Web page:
July 24, 1957
Present — Foster, P.J., Bergan, Coon, Halpern and Gibson, JJ.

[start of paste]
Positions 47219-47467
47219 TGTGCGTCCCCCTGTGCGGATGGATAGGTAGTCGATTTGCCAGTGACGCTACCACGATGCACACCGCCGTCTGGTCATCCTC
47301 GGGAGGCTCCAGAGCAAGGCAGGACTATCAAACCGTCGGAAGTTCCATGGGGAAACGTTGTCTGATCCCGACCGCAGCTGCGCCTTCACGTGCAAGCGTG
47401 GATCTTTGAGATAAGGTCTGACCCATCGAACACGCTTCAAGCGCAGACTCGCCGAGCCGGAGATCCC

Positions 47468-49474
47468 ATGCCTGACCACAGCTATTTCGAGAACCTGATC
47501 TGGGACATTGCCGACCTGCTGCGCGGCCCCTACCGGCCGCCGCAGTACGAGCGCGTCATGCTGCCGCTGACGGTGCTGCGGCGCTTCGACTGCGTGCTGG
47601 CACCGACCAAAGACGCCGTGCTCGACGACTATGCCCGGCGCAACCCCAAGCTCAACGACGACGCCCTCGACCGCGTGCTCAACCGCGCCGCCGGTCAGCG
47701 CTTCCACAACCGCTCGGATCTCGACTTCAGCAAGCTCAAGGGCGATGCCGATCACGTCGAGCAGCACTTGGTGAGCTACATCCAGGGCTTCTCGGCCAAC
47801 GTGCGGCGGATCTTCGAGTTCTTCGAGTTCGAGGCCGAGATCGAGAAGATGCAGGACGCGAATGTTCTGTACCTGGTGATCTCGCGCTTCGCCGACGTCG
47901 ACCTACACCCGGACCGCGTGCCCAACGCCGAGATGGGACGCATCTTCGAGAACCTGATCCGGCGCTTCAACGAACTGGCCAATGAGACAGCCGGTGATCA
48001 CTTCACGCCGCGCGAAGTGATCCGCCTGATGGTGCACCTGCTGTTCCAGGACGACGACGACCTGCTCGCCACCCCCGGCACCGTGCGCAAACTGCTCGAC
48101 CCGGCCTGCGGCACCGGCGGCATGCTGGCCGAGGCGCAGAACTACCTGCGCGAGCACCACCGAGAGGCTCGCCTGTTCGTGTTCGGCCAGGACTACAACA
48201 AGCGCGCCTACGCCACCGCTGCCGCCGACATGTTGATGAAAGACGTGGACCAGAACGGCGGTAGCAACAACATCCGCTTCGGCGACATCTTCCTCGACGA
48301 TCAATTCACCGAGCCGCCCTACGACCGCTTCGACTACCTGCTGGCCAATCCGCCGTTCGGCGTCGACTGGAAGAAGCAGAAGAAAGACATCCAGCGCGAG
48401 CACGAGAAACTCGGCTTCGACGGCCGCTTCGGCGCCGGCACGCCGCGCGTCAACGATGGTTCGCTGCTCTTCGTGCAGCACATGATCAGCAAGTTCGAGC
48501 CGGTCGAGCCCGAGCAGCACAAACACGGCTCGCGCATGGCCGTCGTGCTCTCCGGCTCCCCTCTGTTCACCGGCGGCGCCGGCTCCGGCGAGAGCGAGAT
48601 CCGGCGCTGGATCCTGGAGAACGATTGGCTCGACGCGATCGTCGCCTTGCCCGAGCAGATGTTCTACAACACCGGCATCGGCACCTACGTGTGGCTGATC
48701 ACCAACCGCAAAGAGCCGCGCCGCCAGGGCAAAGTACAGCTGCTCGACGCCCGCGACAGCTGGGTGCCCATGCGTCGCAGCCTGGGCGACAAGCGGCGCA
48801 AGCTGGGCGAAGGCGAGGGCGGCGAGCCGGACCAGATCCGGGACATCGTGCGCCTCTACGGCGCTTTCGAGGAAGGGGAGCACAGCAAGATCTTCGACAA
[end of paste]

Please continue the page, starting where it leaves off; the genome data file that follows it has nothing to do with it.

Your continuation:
This is an appeal from an order of the Supreme Court at Special Term dismissing a writ of habeas corpus. There is no factual dispute. Appellant was sentenced by the County Court of Bronx County, New York, on May 29, 1956, to Elmira Reformatory upon a guilty plea to the crime of burglary in the third degree. His maximum term would be five years. In the commitment the sentencing court added: "The Court recommends that the defendant be given psychiatric treatment." Subsequently, upon the certificate of a psychiatrist that in his opinion appellant was insane, the Superintendent of Elmira Reformatory caused the prisoner to be transferred to Dannemora State Hospital. Concededly appellant's term of confinement has not expired. He does not seek complete release, he seeks only that he be returned to Elmira Reformatory because he contends that he is not insane. Traditionally the purpose of a writ of habeas corpus is to determine the legal cause of detention, not the place of detention. It is without dispute that appellant was originally committed by virtue of a final judgment of a competent tribunal. He does not question the legality of the original commitment. Under subdivision 2 of section 1231 of the Civil Practice Act, he was not entitled to the writ in the first place. The record clearly shows that the Trial Justice who granted the writ, and later dismissed it, recognized this, and issued the writ out of graciousness because appellant's counsel wanted an opportunity to have the existing case law re-examined, with perhaps a different result. The question of the place of confinement is not an open question in this court, once a valid commitment is made. ( People ex rel. Russo v. Shaw, 271 App. Div. 768; People ex rel. Sullinger v. Shaw, 269 App. Div. 918; People ex rel. Russo v. Shaw, 269 App. Div. 919; People ex rel. Gardner v. Shaw, 269 App. Div. 919.) The Court of Appeals has said: "The place where a prisoner sentenced to imprisonment shall be confined during the term of his imprisonment may, under the statute, be determined by an administrative officer without notice or hearing, and such determination does not violate any constitutional right of the prisoner." ( People ex rel. Morriale v. Branham, 291 N.Y. 312, 318.) In that case the prisoner's term had expired and a different question was presented, but the language strongly suggests that if a prisoner is legally confined the place of confinement is an administrative act, and he is not entitled to a writ of habeas corpus. Appellant's situation is not comparable with an unconvicted person's right to a hearing on the question of sanity because in that case the person is committed only because of insanity and not because of a conviction of a crime. Once having been legally sentenced, section 383 Correct. of the Correction Law authorizes administrative transfers which cannot be questioned. (See People ex rel. Stephani v. North, 91 Misc. 616.) Order unanimously affirmed.